Why following hedge funds is a sucker’s game

Artwork by: jelene

by Michael Tarsala

I never understood the press obsession with hedge fund disclosures — the filings that tell you the stocks that David Einhorn, Steven Cohen and their peers bought and sold.

They could have long since cashed out by the time there’s an SEC report detailing what they purchased.

And now we know they are hiding their best asset purchases with the SEC’s help.

About a third. That’s how much as a percentage of portfolio value hedge funds obscure from the public, and all with the SEC’s blessing, according to a new paper by researchers at the University of Cologne, Columbia and Georgia State.

Those so-called confidential filings are legally omitted from the From 13F reporting process and are allowed to be updated many months later in some cases with a form amendment.

Why so many secrets?

It’s the confidential holdings that tend to have superior performance, the research suggests. And the hedgies don’t want you following their best trades and investments.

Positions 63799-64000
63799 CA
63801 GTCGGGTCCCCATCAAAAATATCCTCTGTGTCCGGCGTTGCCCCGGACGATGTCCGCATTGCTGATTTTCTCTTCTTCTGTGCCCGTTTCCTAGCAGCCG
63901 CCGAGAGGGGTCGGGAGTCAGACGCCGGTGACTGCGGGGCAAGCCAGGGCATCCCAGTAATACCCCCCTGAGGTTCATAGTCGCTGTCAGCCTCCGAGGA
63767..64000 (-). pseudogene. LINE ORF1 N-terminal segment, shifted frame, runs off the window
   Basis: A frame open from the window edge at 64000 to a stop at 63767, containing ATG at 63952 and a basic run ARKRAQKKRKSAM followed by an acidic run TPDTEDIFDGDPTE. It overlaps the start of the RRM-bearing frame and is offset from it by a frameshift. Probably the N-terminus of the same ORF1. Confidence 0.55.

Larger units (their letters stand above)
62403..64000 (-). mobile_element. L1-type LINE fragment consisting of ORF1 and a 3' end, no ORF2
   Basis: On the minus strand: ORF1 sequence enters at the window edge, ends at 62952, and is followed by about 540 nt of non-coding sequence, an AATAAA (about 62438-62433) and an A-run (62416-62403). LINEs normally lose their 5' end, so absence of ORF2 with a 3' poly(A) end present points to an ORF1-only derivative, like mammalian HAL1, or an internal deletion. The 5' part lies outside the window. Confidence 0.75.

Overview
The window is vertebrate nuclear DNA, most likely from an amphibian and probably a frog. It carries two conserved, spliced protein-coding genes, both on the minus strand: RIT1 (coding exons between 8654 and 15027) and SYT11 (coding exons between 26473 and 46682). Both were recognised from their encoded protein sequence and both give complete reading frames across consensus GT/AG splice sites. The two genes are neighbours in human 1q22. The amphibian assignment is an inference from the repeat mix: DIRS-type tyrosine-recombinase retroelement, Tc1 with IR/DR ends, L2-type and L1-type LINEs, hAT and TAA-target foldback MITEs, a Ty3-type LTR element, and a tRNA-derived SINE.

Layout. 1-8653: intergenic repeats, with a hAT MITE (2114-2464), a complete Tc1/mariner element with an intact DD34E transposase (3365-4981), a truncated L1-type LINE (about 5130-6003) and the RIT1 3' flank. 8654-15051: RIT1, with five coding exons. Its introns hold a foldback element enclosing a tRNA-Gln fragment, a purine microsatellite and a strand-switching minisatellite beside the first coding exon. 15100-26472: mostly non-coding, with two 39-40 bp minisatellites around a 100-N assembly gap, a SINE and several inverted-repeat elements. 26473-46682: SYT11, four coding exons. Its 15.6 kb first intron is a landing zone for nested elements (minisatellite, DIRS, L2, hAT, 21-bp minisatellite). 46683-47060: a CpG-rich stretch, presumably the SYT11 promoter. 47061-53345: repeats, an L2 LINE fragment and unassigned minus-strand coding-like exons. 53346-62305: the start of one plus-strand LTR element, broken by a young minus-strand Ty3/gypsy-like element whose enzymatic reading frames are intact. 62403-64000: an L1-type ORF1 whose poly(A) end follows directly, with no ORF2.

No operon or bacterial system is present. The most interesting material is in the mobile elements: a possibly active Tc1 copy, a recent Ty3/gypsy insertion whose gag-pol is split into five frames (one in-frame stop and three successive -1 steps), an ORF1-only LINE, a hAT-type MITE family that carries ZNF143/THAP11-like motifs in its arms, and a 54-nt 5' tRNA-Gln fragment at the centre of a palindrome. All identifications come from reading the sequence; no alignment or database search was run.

For that matter, the SEC doesn’t either.

The SEC justifies hiding what hedge funds are doing as protecting the public interest. And as with most anything, there is a kernel of truth there. Without confidentiality, certain market moves could in theory reveal the investment strategy and harm the competitive position of hedge funds. And if the strategy of Steve Cohen was known for instance, volatility in the stocks he’s buying could go haywire.

Confidential filings do not even make headlines all that often. The last splash was in November 2011, when Berkshire Hathaway finally revealed its $10.7 billion ownership stake in IBM, a position it accumulated secretly with the SEC’s help over a period of two quarters.

But as the research paper details, confidential treatment happens all the time.

Keep in mind that of the two-thirds of positions we do see, the moves of hedge funds are made public as much as 45 days after the end of the quarter in which they were actually made. So in some cases that’s as much as 19 weeks after a position was taken.

That seems like a hell of a long time to me.

And it’s why following the hedge fund positions that you do see simply does not work.

You would lose about 10% a year if you bought the same stocks that mutual funds and hedge funds did as soon as they disclosed their holdings, according to Thomson Reuters research.

So in light of the latest academic research, I have four remaining questions:

  • How the heck is a GURU ETF going to pan out?
  • Do hedge funds even need confidentiality given the massive delay already baked into the reporting process?
  • Knowing what they do, why does mainstream media still go gaga over 13F filings?
  • And why should any investor even pay attention?